I thought Vasona Park would be peacefully empty.Never have I been so wrong. Half of Silicon Valley’s denizens have come out to jostle each other on this bike path. Quiet and determined, people of all ages, origins, and sizes have donned spandex and baseball caps and charged into the available swath of nature, reclaiming their health for all to see.
I’m here to volunteer, I think proudly. Aren’t I wonderful? The volunteer coordinator, a tall, no-nonsense woman in park ranger green, shoves a spade, weed fork, gloves, and plastic bag at me, and points me towards the weeds. Several high school students wait to have their volunteer sheets certified—they need volunteer hours for UC admissions. I’m here by choice, I think.
I kneel down and tackle the weeds sprouting at the edges of the path. Joggers veer around me, irritated at this extra obstacle on their already crowded route. They irritate me, too, by being there at all. Our turned shoulders express our mutual irritation.
If I’m going to volunteer, shouldn’t I be helping people who really need it? I think. Not pulling weeds for one of the richest neighborhoods in the world. What am I even doing here?
“It’s hopeless! Just give up!” a guy shouts as he cruises by. “Weeds just grow back!”
I stab my weed fork deep into the earth.
Then my mind starts to follow the tiny tendrils of roots. My hands follow my mind, and I pull them out gently, seeing how intact I can keep them. I don’t hear the pounding shoes. I don’t feel the sun. I don’t hear someone asking me if I want to take a water break.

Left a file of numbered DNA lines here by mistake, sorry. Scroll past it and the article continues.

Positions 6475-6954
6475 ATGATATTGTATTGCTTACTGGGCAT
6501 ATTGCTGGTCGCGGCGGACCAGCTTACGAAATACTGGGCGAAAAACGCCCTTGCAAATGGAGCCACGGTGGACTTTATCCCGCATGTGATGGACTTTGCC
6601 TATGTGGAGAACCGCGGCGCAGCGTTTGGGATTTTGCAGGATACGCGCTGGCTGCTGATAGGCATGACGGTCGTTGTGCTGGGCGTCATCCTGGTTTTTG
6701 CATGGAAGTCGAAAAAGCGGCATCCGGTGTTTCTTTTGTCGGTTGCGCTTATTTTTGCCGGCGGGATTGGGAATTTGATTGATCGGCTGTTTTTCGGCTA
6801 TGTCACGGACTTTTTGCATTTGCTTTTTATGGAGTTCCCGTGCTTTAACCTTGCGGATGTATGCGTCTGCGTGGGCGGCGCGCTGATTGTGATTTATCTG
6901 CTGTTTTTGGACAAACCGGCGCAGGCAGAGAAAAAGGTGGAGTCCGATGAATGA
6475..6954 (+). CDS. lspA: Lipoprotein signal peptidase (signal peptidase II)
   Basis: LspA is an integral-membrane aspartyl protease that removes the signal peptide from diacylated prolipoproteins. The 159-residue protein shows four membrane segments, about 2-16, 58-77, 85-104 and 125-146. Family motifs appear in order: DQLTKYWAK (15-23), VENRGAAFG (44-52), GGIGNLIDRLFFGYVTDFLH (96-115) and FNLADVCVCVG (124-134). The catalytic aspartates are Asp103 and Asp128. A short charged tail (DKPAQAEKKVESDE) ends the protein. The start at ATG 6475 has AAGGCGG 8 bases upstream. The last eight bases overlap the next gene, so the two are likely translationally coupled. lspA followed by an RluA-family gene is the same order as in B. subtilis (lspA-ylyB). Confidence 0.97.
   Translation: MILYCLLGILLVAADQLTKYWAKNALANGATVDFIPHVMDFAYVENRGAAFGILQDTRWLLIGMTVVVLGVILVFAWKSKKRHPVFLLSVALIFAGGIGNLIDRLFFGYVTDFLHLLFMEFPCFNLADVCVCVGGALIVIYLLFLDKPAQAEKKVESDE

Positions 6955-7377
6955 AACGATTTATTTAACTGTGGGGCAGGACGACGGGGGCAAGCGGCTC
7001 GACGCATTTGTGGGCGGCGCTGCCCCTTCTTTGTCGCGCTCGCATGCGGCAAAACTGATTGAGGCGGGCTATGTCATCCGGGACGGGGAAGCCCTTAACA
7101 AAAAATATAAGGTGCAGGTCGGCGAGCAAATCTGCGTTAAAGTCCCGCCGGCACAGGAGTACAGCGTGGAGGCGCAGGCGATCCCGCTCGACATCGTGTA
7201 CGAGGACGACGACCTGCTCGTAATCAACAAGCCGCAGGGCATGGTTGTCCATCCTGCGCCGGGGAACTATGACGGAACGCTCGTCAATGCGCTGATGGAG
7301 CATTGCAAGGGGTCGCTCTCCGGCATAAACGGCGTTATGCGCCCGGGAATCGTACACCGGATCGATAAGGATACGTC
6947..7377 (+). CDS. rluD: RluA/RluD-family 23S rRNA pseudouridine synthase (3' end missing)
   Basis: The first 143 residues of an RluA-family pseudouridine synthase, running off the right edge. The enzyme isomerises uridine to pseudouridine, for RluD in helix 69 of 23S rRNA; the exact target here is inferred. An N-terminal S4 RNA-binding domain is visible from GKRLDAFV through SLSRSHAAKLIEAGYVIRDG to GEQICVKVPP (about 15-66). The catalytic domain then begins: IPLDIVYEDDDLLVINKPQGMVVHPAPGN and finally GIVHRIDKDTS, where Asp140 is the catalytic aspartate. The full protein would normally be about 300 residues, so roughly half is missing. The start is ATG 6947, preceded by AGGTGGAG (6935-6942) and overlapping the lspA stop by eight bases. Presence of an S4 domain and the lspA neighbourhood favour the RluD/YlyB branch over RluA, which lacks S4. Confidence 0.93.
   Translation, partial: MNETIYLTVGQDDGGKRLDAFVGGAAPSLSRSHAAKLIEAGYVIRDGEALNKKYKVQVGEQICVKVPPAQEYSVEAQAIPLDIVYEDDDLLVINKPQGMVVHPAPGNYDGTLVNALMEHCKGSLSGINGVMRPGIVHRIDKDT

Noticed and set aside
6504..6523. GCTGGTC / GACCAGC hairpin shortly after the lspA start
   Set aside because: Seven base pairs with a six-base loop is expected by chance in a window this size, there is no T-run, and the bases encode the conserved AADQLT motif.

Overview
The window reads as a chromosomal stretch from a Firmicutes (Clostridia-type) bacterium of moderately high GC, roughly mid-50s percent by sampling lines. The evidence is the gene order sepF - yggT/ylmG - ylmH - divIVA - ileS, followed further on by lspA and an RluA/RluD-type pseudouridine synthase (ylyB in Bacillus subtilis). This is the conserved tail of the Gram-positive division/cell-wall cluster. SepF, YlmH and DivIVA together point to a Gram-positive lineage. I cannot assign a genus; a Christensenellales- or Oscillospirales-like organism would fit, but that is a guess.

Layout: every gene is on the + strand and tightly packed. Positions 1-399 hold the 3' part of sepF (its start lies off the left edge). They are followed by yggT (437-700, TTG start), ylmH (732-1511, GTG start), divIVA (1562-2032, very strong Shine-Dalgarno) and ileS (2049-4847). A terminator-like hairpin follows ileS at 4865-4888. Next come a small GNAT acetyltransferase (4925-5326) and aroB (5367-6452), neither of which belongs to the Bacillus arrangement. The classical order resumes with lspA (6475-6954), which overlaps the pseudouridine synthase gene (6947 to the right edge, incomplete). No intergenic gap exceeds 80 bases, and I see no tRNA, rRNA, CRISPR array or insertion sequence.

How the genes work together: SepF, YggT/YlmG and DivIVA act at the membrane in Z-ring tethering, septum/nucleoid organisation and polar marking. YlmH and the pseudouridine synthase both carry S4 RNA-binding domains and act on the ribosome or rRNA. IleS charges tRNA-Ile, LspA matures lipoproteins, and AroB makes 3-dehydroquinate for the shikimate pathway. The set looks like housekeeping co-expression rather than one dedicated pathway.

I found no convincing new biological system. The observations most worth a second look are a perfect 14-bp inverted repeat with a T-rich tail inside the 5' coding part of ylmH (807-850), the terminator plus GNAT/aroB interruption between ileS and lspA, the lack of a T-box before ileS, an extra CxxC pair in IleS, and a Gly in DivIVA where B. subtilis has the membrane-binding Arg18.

A woman stops and kneels beside me, white baseball cap shading her eyes. “Thank you for what you’re doing,” she says. “This park means so much to me.” I look up at her, surprised anyone else is there, annoyed at having to stop. Then I remember my pride and my shame and my irritation. Doing good makes me feel so guilty and inadequate. Doing good so often causes more trouble than it resolves.
As humanity has grown, it’s organized itself into larger and larger political entities. Nationalism is needed, I guess, so that armed with a sense of shared identity and a well-funded police department, these vast populations don’t simply squabble themselves to death. Nationalism and self-righteousness scare me, though. That’s why I write about cities and local places, not nations. They seem more real, less abstract.
Maybe next time I’ll just wear spandex and jog.
Anyway, happy birthday, America. May your do-gooding balance out on the good side in the end.